Should the eggs be cold or at room temperature for meringue?
We recommend you use cold eggs when you have to separate the yolks from the whites. However, the egg whites should be at room temperature when preparing the meringue batter.
This is because cold egg whites don't whip as fast and fluffy as warm ones. Also, you can incorporate the honey better if the eggs are at room temperature.
To bring your egg whites to room temperature, you can either leave them on your kitchen top for 30-40 minutes or place the egg bowl into another bowl filled with lukewarm water and leave it to warm up for 5-10 minutes.
How can I make these meringues vegan?
Meringue use eggs, and therefore are not vegan. But there's a byproduct of chickpeas you can use to make vegan meringues. It's called aquafaba - the liquid you find in chickpeas cans.
Beaten aquafaba produces a foam similar to egg whites, making it suitable to make a vegan replacement to things such as meringues, or sponge cakes.
Check out our vegan macarons recipe where we show you exactly how to prepare this vegan egg white replacement. Then, come back to this recipe and follow the rest of the instructions and voila, you have vegan meringues.
How can I make the meringues sugar-free and keto?
Although honey has around 7% fewer sugars than white refined sugar, it's not suitable for people on keto diets, or folks suffering from diabetes.
That's why meringues and the bakes that use them never make it on low-sugar diet menus. Luckily, making sugar-free meringues is easy.
Just follow our recipe above and replace the 40g (1.4oz) of honey we used with 50g (1.7oz) of erythritol.
Erythritol is a zero-carbs sweetener. On an equal-weight basis, erythritol is 70% as sweet as plain sugar. But although our tongue perceives its sweetness, our system cannot digest it. Therefore, virtually no carbs get metabolised, and there is no increase in blood sugar levels.
Are meringues healthy?
Meringues are not that healthy, unless you make zero-sugar meringues using erythritol.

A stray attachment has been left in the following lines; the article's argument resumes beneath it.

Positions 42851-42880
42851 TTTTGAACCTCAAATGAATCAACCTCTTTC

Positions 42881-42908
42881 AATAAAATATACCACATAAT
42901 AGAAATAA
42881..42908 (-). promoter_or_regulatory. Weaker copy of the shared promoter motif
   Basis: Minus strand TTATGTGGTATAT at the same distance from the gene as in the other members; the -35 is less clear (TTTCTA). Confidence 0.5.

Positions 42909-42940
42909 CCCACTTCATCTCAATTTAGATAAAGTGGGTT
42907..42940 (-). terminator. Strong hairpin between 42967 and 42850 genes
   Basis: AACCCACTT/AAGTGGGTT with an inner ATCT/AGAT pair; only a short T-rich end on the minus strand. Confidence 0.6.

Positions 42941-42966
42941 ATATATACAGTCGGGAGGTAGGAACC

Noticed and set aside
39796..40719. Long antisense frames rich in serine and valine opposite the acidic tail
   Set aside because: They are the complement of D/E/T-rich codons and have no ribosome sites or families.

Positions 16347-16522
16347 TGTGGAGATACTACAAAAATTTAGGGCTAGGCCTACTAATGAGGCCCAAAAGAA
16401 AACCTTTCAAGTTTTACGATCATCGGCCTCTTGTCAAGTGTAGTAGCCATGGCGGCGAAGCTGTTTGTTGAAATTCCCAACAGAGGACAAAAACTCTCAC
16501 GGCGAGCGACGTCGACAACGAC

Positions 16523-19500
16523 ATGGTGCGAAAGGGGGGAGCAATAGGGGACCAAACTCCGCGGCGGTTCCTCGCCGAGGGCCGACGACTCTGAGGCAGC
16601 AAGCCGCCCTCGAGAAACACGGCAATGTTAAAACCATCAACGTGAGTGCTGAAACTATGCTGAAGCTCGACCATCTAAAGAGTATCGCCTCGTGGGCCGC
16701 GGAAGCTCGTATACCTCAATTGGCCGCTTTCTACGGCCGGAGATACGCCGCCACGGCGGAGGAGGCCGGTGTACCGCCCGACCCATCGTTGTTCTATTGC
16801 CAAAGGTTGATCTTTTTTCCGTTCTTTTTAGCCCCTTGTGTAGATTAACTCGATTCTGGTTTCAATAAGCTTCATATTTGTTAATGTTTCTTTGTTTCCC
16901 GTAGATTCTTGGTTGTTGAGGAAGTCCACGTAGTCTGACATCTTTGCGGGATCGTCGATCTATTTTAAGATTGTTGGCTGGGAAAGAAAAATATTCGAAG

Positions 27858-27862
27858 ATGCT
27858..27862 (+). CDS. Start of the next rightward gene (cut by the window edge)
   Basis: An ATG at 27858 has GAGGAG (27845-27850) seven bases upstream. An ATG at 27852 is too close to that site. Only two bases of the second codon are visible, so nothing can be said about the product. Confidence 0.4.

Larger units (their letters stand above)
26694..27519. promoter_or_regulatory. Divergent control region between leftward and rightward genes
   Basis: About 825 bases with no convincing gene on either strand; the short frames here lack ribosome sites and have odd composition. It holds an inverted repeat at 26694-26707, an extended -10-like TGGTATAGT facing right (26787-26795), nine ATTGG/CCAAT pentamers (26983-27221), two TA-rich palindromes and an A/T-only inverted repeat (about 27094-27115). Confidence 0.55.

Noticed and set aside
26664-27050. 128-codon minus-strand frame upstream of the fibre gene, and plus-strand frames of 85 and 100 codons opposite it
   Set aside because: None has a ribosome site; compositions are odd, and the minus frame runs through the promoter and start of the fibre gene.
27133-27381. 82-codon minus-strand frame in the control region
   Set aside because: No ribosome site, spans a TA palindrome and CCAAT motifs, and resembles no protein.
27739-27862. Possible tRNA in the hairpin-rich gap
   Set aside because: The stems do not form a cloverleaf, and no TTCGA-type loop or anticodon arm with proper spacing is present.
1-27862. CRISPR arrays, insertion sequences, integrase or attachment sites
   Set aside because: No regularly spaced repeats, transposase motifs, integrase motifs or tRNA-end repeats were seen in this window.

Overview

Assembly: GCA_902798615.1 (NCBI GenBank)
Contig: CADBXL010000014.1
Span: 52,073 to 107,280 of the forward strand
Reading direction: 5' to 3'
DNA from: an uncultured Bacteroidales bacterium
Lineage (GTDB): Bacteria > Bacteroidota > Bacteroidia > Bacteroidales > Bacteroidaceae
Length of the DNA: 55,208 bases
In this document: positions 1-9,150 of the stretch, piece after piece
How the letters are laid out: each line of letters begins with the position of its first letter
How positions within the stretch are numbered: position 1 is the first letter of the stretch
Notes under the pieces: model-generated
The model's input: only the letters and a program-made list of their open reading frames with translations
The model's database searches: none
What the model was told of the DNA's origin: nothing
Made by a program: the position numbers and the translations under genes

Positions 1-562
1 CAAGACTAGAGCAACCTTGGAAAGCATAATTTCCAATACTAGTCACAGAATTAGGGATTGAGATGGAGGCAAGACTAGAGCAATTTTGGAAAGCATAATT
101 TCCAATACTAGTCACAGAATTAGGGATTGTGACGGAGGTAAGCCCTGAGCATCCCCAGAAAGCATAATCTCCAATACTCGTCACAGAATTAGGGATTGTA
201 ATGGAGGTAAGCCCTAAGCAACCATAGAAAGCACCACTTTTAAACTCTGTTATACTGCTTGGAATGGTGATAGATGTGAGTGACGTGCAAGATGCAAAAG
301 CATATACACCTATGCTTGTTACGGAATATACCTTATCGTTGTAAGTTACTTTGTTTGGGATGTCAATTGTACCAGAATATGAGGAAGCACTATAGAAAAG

Traditional meringues have a mountain of sugars. Even if our honey meringues recipe above has one third of the sugars than the classic recipe, it cannot be considered as a healthy treat.
There are three good news for you, though:
You can have meringues occasionally without feeling too guilty. How often you ask? If you are following a healthy diet and you want to treat yourself once every two weeks with a few meringues, your body won't even flinch.
You can make zero-sugar meringues by using erythritol. Read the FAQ above for instructions.
This recipe is quite the exception on our website, as the vast majority of our bakes have very few sugars, and often no added sugars at all. Discover all our low-sugar recipes here!
How to store these meringues?
If preserving the crunchiness of meringues is critical to your recipe, then you should consume/use them within a day.
Meringues are so very delicate, and they will get soggy quickly once exposed to air and humidity.
You can try to extend their crunch by a few days, by storing them in an airtight container as soon as they are cold to the touch. Avoid stacking them if possible, or at least interleave them with parchment paper.
If the recipe you are following requires dipping the meringues in cream, like the Montblanc, the meringues will get soggy anyway, so you don't have to stress too much about it.
Note that well-stored meringues can be edible for up to a week, but they likely won't be as crisp as on their first day.
We suggest you don't eat them after a week, as meringues contain animal products (eggs). If you make vegan meringues using aquafaba, they can keep 3-4 days longer.
Why my meringue won't stiffen?
If the meringue batter hasn't formed firm peaks, it's because there aren't enough stable air bubbles in the mixture or because the honey - or sugar - hasn't been wholly incorporated into the egg whites.
To avoid these problems or to fix a soft meringue, make sure there are no egg yolk residues in the egg whites and add an acidic agent like lemon juice or cream of tartar to the batter to stabilise the mixture.
Moreover, start whipping the whites at very low speed and slowly increase as they become frothier. It should take about 5 minutes for the egg whites to whip into a firm meringue so make sure you beat them long enough.
Finally, we recommend you add the honey a bit at a time - just a spoonful will do - into the egg mixture. This way, the meringue batter won't get heavy and dense too quickly eventually collapsing.